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Walkers do their part to support American Cancer Society efforts

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LOUISVILLE - The 17th annual Massena and Louisville Relay for Life had a different look when it kicked off at 6 p.m. Friday.

That’s because inclement weather forced it inside for the first time in its history.

Instead of walking around a field near the Louisville Community Center, teams set up and walked inside the arena.

But that was the only difference participants saw. The main goals remained intact - to remember those who had lost their lives to cancer, celebrate those who had beat the disease and raise money to support American Cancer Society research, education, advocacy and patient services.

Among their offerings locally are the “Look Good, Feel Good” program that can provide cancer survivors with wigs, make-up kits and other items, the Man-to-Man Prostate Support Group and another group dedicated to breast cancer survivors and those who have been newly diagnosed with breast cancer.

“It wouldn’t be possible without the efforts of all you here tonight. Every dollar that you raise really does make a difference in the fight again cancer,” American Cancer Society Community Executive Laura Gregory said, noting there were currently more than 200 cancer patients in St. Lawrence County alone.

Among them were Susan Gale and her mother, Barbara Cunningham, who were both diagnosed with cancer, but were among those who participated in a Survivor’s Lap around the arena floor.

“It’s real, cancer is real,” Ms. Gale said. “We appreciate you, we appreciate the American Cancer Society.”

Event Chair Vonda Davis said there was a purpose behind holding the event from 6 p.m. Friday to 6 a.m. Saturday - the light and darkness symbolize the emotional and mental state of a cancer patient going through treatment.

“As we walk the track over the last four hours, let us remember what the night is for,” she said.

Master of ceremonies Sanford T. Cook said everyone inside the arena deserved recognition.

“The first thing we’re going to do is give yourselves a hand for being here” and raising money to support the cause, he said.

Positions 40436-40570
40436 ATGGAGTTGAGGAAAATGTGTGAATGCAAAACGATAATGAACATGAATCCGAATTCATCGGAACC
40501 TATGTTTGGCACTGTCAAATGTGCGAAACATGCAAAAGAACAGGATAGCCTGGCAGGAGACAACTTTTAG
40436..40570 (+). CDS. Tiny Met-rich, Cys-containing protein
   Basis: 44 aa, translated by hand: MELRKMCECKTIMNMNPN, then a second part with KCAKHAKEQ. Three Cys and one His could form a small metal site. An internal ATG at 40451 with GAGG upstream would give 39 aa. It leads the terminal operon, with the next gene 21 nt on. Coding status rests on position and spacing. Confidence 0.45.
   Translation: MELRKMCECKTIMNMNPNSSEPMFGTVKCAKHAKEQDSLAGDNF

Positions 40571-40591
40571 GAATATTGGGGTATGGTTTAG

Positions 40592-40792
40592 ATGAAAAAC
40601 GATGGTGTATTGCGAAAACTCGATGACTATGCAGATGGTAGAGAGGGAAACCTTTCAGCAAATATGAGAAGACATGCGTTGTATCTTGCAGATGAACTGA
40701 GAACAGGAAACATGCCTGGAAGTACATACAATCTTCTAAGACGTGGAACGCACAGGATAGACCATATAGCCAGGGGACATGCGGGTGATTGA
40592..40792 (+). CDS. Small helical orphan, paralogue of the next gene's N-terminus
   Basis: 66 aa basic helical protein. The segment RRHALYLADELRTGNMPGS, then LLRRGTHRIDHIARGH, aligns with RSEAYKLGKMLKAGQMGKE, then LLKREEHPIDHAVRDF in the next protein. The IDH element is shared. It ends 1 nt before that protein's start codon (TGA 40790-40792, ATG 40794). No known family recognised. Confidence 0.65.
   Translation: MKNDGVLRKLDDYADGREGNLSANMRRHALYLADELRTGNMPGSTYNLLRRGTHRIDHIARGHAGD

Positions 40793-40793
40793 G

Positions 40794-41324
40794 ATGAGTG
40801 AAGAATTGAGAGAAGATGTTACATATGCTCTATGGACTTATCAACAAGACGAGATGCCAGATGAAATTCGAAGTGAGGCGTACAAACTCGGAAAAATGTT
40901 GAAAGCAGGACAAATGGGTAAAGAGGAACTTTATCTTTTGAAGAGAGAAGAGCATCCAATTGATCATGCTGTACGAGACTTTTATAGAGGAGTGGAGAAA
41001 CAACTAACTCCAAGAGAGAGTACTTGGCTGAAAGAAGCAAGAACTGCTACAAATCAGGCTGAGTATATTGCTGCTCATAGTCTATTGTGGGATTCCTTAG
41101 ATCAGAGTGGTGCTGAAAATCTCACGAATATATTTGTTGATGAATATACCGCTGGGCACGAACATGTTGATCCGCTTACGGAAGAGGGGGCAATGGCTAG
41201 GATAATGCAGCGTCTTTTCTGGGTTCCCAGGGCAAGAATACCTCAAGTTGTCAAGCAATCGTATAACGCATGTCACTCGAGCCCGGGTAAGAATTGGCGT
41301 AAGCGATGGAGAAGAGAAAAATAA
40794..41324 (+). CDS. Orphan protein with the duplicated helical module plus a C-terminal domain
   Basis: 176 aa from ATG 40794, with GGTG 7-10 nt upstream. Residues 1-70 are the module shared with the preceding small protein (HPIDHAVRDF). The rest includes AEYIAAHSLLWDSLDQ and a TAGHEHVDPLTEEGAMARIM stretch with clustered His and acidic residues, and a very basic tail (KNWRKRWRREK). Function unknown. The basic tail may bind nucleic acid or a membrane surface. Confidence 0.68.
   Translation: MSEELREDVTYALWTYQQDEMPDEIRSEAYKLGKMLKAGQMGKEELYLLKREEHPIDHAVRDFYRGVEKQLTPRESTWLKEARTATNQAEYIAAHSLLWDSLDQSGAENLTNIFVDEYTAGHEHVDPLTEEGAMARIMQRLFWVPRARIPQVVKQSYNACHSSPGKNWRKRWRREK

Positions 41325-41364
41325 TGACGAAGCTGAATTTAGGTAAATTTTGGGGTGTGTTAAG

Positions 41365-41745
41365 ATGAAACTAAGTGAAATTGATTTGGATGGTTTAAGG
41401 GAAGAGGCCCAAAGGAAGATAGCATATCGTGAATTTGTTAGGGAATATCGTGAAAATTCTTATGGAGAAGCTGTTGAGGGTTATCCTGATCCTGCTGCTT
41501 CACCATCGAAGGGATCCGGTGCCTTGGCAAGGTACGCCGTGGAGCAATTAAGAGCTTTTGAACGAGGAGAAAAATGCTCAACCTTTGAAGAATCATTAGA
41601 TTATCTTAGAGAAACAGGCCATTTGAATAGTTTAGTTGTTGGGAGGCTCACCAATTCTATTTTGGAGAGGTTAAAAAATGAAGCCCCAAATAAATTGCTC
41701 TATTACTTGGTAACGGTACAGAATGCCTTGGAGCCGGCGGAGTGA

Madison Hayes, 7, did her part to support the cause by raising $500 for the team “Heather’s Hope” and having her hair cut before the Relay for Life to donate to Locks of Love, a non-profit organization that provides hairpieces to financially disadvantaged children in the United States and Canada under age 21 suffering from long-term medical hair loss from any diagnosis.

“She’s donated her hair twice before,” her mother, Jessica said.

This time around, she was doing it “in honor of Dee Dee,” her great-grandmother,” Jessica said.

Among the teams participating in this year’s Relay for Life were students from the Massena High School Interact Club, Rotary International’s service club for young people ages 12 to 18.

President Sumiao Pang said they’ve participated in a number of fundraisers for different causes, including the Polar Plunge.

“We raised money and jumped into the river.”

They also hosted a breakfast that raised $570, most of which was donated to Heifer International, a global nonprofit that gives out gifts of livestock, seeds and trees and extensive training to those in need in an effort to end poverty and hunger in a sustainable fashion.

Their efforts to raise money for the American Cancer Society weren’t ending with their participation in the Relay for Life. They’ll be hosting a fundraising spaghetti dinner from 5-8 p.m. June 9 at the Italian-American Club on Beach Street. The cost is $7, and they’ll also have a raffle.

“We’ve been really active the past two years,” Ms. Pang said, noting she joined Interact because “I made friends and become more effective in the community.”

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